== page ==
Late Autumn and Winter 2005:
Jan10: Cool Climate Pinot Noirs, Ontario Club, Toronto wines from New Zealand, Oregon, France and Ontario and guest speaker Derek Barnett of Lailey Vineyards, Toronto Vintners Club, 416/209-1442, email@example.com.
Jan 16: Canada vs. Bordeaux, Ontario Club, Toronto, Ontario Wine Society, 416/921-9798.
Jan19-22: Winter Icewine Festival, Okanagan, B.C., 250/861-6654, info@TheWineFestivals.com.
Jan 23: Louis de Sacy Champagne Dinner (Il Mulino Ristorante, Toronto, firstname.lastname@example.org.
Jan 24: LCBO Vintages Union des Grands Crus 2003 Bordeaux, Four Seasons, Toronto, 416/365-5767.
Jan 26: Australia Day Dinner, Albany Club, Toronto, Australian Wine Society, 416/207-9976, www.aws.ca.
Feb 1: Scotch Tasting of the World’s Finest Brands, Niagara-on-the-Lake Golf Club, Companions of the Quaich, 905/468-0802, email@example.com.
Feb 19-21: Food & Beverage Show, International Centre, Road, Mississauga; 670 booths showcasing food and beverage, 416/923-8416, www.crfa.ca.
Feb 20: Vintages/Woodman Wines & Spirits Winemaker’s Dinner, George Restaurant, Toronto with Alvaro Palacios, 416/365-5767, 1-800/266-4764.
Feb 21: Australian Wine Society Shiraz Tasting 416/207-9976, www.aws.ca.
Mar 3-5: Canadian Women’s Expo, International Centre, Mississauga, 300 exhibitors, wine, spirit and beer pavilion, 416/781-0909, 1-800/787-9328, www.canadianwomensexpo.com.
Mar 7: South African Tasting, Wines of South Africa, 416/698-8112, firstname.lastname@example.org.
Mar 21: Australian Wine Society “Spring Cleaning”, 416/207-9976, www.aws.ca.
Mar 23-25: Food & Drink Fest 2006, Hamilton Convention Centre, 905/524-3689, www.foodanddrinkfest.com.
Mar 24-26: Toronto Wine and Cheese Show, International Centre, Mississauga, 416/234-0013, email@example.com.
For Ann, heart and hearth are inseparable in these personal essays. And she delivers a skillful blend of gentle storytelling, lucid commentary and fond nostalgia to fire your imagination, stoke your appetite and re-awaken forgotten food memories.
The 74-minute disc (paced by superb instrumental sketches) also has the bonus of recipes that relate to the stories: guacamole, pea salad, eggs mimosa, etc., and it’s $17.50 via www.anntudor.ca or firstname.lastname@example.org (98).
You’ll find out what muffins used to be like, and how to make them, before they became cupcakes! And how to make eggs mimosa with just two ingredients. You’ll never look at corn, tomatoes or fresh figs the same way again.
Garrison Keillor, eat your heart out!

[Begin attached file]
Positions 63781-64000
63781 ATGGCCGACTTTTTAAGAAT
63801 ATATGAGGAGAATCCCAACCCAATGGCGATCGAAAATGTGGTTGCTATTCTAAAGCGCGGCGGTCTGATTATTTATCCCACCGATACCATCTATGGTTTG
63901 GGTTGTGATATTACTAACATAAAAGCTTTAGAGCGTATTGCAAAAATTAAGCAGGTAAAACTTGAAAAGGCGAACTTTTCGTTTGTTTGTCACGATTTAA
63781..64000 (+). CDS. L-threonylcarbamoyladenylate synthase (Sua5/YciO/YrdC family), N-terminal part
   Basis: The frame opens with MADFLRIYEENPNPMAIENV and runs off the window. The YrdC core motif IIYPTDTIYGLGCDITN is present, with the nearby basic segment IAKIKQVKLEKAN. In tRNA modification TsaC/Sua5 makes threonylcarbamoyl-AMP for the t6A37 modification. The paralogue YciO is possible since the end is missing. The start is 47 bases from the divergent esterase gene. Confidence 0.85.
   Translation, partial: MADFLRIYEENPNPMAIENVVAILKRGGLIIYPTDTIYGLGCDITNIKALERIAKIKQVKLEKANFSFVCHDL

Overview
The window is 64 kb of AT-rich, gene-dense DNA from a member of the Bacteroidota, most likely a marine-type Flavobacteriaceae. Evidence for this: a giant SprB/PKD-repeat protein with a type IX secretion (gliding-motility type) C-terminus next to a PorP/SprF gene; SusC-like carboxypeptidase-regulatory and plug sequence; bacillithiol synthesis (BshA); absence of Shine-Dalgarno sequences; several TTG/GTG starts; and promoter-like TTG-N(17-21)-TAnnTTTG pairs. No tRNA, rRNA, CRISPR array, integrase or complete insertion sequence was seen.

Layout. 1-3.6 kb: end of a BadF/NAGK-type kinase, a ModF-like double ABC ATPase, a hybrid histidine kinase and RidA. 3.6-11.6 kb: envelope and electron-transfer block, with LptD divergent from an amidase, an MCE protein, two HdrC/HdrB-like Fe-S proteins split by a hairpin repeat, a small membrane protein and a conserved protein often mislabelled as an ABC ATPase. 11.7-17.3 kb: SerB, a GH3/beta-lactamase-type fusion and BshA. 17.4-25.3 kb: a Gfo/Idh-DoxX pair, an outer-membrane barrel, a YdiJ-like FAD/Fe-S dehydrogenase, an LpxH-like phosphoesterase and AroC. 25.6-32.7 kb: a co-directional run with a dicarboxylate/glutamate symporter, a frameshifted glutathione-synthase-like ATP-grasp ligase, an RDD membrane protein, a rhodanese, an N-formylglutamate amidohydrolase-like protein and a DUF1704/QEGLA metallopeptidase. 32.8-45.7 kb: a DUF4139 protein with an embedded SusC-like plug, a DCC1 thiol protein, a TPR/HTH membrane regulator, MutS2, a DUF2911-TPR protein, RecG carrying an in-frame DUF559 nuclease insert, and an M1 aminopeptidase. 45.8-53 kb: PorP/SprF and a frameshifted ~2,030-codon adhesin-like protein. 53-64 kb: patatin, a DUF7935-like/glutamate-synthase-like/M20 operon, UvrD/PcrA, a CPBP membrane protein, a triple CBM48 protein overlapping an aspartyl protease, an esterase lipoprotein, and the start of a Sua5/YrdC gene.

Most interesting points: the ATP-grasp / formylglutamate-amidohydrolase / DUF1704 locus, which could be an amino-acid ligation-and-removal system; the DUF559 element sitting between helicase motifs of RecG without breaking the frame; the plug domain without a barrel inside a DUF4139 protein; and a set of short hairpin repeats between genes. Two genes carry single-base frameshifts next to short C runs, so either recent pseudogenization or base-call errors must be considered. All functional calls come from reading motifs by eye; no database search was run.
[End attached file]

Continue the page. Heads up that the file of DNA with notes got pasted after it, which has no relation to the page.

Nicely opinionated and richly informative, Konrad Ejbich’s mini-tome, $22.99, McClelland & Stewart, is meticulously organized along the lines of the seminal Hugh Johnson Pocket Encyclopedia of Wine.
Since the late ’80s, Ontario has emerged as a leading fine wine region, a kind of Napa North, mirroring California’s spectacular growth in quality, prestige, infrastructure as a tourist destination and increasing economic importance.
Ejbich is strong in documenting the Ontario winery profiles with sharply etched snapshots that convey a precise sense of their personae, terroirs, evolution and wine styles. Here’s a writer who knows his stuff.
The candid, clear and fearlessly honest tasting notes are helpfully interspersed with technical definitions, such as malolactic fermentation, Asian lady beetle, veraison and verjus, for example, all alphabetically placed.
There’s a browsable section on all the grape varieties (with all their many aliases) that are authorized for planting in Ontario, their characteristics, vices and virtues.
The full-page VQA vintage chart with its dozens of arrows looks like a page from an Argos’ play book, but the info is on the money and difficult to obtain elsewhere. That goes for the whole publication. It’s the most comprehensive reference book on Ontario wines ever published.
Two thumbs up!
Pep It Way Up!
From Murcia, Spain’s capital of pimentón unsmoked paprika you can now obtain the world’s freshest sun-dried sweet red peppers, El Ruiseñor and La Odalisca.
Ideal for everyday cooking in stews, on eggs or potato and “discovered” by Canadian foodie Gerry Shikatani, these products are $6.50-$7.95 from Bonnie Stern, Scheffler’s at St. Lawrence Market, La Salumería, Yonge St., the Cheese Boutique, Ripley Ave., and Magnolia on College. Buen provecho! Call Gerry: 705/745-3200.